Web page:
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What is Alice in Wonderland Syndrome?
The mathematician Lewis Carroll published the world bestseller “Alice´s Adventures in Wonderland” in 1865. The Alice in Wonderland Syndrome (AIWS) is a perceptual disorder that can lead to perceptual distortions that are reminiscent of what is happening in the book. However, the syndrome is not psychiatric in nature. Rather, it occurs as a possible side effect of a migraine, epilepsy or other diseases. This article is about the backgrounds, causes, symptoms and therapy.
Alice in Wonderland Syndrome describes a perceptual disorder in which those affected see their environment and themselves distorted. Above all, people, animals and objects appear smaller and larger than they really are. The name is deceptive in that it is not an independent disease. Rather, such an aura occurs in the pre-phase of an epileptic seizure or a migraine attack. Some children experience migraines as dizzy spells, feel sick and vomit. Before that, they are plagued by vigorous hallucinations. As a rule, the syndrome does not occur alone, but together with other diseases, such as
- Brain damage,
- Creutzfeldt-Jakob disease,
- high fever,
- Drug consumption,
- Hypnagogy (sleep paralysis),
- Viral infections, e.g. with Epstein-Barr virus or Coxsackie virus B1.
Alice in Wonderland syndrome includes acoustic hallucinations, an increased sense of touch and a loss of feeling for time and space. Because their perception changes, those affected can lose their bearings and fall. Outsiders may also interpret behavior as a mental illness, but it is not. Other possible symptoms are:
- Panic attacks,
- the feeling of going crazy
- Perception of your own body changes,
- consumed vision (metamorphopsia),
- sudden fatigue,
- Nausea and vomiting,
- A headache,
- sudden changes in behavior in children, e.g. Silence and fear.
So far, Alice in Wonderland Syndrome cannot be treated independently. It is characterized by distortions of perception rather than hallucinations or illusions and must therefore be distinguished from psychotic disorders. Affected people should be informed that the symptoms themselves are not harmful. The focus is on the therapy of basic illness such as migraines. The syndrome often improves as soon as the underlying disease improves. If the syndrome occurs in childhood, it often disappears during puberty or in young adulthood.
Alice in Wonderland - Brief summary of the story
The adventures of Alice in Wonderland became a world bestseller. The girl Alice sees a white rabbit who looks at a watch and says it's too late. Alice follows him into the rabbit hole and comes to a room full of doors. She finds a key with which she opens the smallest door, but does not fit through. Then she drinks a potion that makes her small enough, but the door is now closed. Finally she comes to Wonderland, meets the white rabbit and grows gigantic. Then it gets small again and runs into the forest, a caterpillar brings it back to its normal size. Alice comes to the Duchess and meets the Cheshire Cat, after which she meets the March Bunny and the Mad Hatter at a crazy tea party. It ends up with the Queen of Hearts and the King of Hearts; the queen of hearts desperately wants to cut off someone's head Alice plays croquet with animals and anthropomorphic playing cards, the bat is a flamingo and the ball is a hedgehog. The Queen of Hearts condemns everyone except Alice to death, but the Queen of Hearts pardons her. A griffin leads Alice to the turtle soup, a mixture of kih and turtle. Then a trial follows, in which the heart boy must justify himself to have stolen the Queen's cakes. The mad hatter appears as a witness, as does Alice. However, it has now grown so large that it breaks the court. Before continuing, Alice wakes up next to her sister.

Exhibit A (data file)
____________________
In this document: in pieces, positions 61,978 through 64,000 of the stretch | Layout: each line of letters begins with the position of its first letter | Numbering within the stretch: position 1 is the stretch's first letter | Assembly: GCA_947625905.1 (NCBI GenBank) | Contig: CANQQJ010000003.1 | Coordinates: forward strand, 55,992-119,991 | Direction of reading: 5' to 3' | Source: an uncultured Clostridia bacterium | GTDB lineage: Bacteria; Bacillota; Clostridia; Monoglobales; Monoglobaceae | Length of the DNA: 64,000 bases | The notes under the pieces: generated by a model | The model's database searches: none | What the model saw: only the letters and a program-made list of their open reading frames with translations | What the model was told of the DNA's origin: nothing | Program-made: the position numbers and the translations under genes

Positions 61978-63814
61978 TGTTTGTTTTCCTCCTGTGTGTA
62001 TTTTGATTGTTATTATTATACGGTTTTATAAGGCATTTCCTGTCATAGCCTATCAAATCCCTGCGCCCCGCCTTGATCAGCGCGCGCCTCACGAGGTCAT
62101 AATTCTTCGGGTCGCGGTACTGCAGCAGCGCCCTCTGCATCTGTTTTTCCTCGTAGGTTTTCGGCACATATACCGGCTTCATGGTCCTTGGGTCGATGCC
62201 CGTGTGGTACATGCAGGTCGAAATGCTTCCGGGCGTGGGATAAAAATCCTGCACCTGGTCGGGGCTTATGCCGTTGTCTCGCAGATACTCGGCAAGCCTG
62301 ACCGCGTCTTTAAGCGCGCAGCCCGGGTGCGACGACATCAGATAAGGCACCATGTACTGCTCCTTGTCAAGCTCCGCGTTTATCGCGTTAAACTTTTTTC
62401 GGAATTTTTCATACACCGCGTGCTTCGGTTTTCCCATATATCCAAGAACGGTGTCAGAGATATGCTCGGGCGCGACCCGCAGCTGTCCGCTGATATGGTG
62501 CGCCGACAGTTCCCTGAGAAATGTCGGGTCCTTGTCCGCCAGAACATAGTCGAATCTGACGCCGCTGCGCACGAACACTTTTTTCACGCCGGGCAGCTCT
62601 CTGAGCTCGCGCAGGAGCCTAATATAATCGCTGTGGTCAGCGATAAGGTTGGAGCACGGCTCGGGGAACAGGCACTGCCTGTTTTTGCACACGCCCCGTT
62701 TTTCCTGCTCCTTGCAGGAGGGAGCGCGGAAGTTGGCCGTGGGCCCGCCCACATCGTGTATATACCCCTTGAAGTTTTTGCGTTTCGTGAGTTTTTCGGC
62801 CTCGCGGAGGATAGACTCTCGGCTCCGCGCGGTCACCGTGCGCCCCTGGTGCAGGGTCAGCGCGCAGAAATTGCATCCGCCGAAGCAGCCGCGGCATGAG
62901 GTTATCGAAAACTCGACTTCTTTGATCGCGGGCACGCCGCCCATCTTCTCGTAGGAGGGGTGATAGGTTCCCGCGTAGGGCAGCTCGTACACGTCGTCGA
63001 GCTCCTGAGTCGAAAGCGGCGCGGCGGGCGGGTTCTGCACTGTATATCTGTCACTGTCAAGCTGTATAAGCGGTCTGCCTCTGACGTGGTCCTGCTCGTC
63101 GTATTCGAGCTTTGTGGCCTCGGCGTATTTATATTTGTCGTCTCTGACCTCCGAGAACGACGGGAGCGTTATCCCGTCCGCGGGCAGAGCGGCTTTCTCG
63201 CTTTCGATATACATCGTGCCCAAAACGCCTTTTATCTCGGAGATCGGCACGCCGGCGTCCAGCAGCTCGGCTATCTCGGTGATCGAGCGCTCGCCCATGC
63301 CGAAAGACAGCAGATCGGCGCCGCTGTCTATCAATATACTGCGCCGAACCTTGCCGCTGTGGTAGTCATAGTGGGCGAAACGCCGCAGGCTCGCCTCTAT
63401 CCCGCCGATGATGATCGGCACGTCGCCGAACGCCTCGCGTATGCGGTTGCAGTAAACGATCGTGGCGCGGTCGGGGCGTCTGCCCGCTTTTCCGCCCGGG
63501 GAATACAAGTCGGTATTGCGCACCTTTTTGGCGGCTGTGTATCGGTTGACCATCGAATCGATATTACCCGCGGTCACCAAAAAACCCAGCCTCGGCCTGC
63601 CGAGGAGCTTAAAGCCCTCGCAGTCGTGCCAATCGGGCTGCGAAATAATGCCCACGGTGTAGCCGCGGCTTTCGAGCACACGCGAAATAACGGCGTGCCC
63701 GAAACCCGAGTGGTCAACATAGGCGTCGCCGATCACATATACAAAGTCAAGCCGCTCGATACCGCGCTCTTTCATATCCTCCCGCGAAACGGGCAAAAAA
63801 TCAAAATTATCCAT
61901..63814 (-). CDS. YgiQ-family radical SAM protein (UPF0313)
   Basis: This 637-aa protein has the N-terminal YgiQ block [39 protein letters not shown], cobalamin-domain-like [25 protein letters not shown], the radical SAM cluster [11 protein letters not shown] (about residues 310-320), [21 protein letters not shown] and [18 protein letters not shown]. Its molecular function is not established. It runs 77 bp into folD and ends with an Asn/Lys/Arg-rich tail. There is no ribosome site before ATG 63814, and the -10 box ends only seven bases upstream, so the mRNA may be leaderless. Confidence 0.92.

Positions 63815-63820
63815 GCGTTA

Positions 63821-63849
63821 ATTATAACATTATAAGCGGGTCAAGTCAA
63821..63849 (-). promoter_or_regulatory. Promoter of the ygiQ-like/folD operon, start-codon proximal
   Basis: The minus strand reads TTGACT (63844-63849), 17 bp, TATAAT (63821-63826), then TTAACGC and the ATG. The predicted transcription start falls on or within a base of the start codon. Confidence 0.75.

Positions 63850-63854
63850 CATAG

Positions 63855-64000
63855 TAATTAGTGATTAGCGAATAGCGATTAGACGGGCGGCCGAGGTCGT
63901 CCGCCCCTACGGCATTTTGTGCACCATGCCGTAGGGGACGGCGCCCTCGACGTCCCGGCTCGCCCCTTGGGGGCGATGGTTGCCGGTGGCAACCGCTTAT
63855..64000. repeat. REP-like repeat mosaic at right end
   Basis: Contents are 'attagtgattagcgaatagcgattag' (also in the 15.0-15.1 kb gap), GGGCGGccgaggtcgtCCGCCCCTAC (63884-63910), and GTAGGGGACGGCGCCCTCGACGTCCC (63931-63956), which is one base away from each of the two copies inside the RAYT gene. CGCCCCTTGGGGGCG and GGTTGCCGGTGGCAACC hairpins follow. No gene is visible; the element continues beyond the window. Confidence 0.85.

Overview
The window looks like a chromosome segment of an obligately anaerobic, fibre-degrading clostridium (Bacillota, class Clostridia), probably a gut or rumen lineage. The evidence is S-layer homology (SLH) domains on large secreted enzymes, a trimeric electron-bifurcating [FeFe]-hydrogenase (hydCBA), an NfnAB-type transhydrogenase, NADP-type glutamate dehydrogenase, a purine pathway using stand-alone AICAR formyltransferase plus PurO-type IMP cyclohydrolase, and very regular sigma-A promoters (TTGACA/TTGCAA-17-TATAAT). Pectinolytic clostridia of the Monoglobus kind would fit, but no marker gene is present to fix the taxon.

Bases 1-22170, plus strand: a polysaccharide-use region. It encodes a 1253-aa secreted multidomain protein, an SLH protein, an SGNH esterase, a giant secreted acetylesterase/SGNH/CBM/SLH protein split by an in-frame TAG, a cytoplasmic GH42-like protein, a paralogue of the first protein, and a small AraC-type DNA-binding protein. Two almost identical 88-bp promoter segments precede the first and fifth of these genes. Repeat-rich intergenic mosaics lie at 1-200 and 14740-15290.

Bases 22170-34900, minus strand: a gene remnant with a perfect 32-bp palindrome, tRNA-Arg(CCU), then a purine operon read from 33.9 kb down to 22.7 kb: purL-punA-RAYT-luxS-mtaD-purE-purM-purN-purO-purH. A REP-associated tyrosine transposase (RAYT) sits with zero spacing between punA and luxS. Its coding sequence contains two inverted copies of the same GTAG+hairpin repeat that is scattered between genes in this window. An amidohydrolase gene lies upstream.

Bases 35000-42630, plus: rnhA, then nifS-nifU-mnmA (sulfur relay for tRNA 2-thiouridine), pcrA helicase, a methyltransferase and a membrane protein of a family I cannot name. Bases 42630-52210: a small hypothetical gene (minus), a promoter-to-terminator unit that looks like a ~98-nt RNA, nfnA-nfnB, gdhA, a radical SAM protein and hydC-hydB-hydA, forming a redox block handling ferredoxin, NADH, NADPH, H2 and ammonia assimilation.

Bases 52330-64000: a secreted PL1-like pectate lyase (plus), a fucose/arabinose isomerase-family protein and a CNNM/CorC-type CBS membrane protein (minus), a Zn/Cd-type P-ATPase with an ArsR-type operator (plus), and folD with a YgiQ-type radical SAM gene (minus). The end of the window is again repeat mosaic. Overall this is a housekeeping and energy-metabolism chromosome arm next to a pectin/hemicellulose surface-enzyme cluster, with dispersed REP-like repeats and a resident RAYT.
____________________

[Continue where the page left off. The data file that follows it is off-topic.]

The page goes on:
Did Lewis Carroll suffer from Alice in Wonderland Syndrome?
Following the strange happenings in the book, British psychiatrist John Todd gave the syndrome the name of Lewis Caroll's bestseller in 1955. The author may have suffered from migraines himself, and researchers suspect that even these visual hallucinations preoccupied him prior to his seizures. However, the story can also be explained as an LSD trip or as a shamanic experience in a trance state. As early as 1955 it was suspected that Carroll incorporated his own experiences in his books. This was controversial because the author never mentioned symptoms of migraines in diaries. But there are vague indications. Dr. Klaus Podoll from Aachen found a drawing by Carroll in which a figure lacks an area on the head. This indicates a blind spot that is typical of the aura before a migraine. (Dr. Utz Anhalt)
Author and source information
This text corresponds to the specifications of the medical literature, medical guidelines and current studies and has been checked by medical doctors.
Dr. phil. Utz Anhalt, Barbara Schindewolf-Lensch
- Jan Dirk Blom: Alice in Wonderland syndrome - A systematic review, Neurology Clinical Prctice, 2016, cp.neurology.org
- Tirza Naarden, Bastiaan C. ter Meulen, Sarah I. van der Weele, u.a .: Alice in Wonderland Syndrome as a Presenting Manifestation of Creutzfeldt-Jakob Disease, frontiers in Neurology, 2019, frontiersin.org
- Grant Liu, Alessandra Liu, Jonathan Liu, u.a .: Alice in Wonderland Syndrome: Presenting and Follow-up Characteristics (S19.003), Neurology, 2014, n.neurology.org
- Reena Gogia Rastog, Juliana VanderPluym, Kara Stuart Lewis: Migrainous Aura, Visual Snow, and “Alice in Wonderland” Syndrome in Childhood, Seminars in Pediatric Neurology, 2016 Volume 23, Issue 1, Pages 14-17, sciencedirect.com
ICD codes for this disease: H53ICD codes are internationally valid encodings for medical diagnoses. You can find yourself e.g. in doctor's letters or on disability certificates.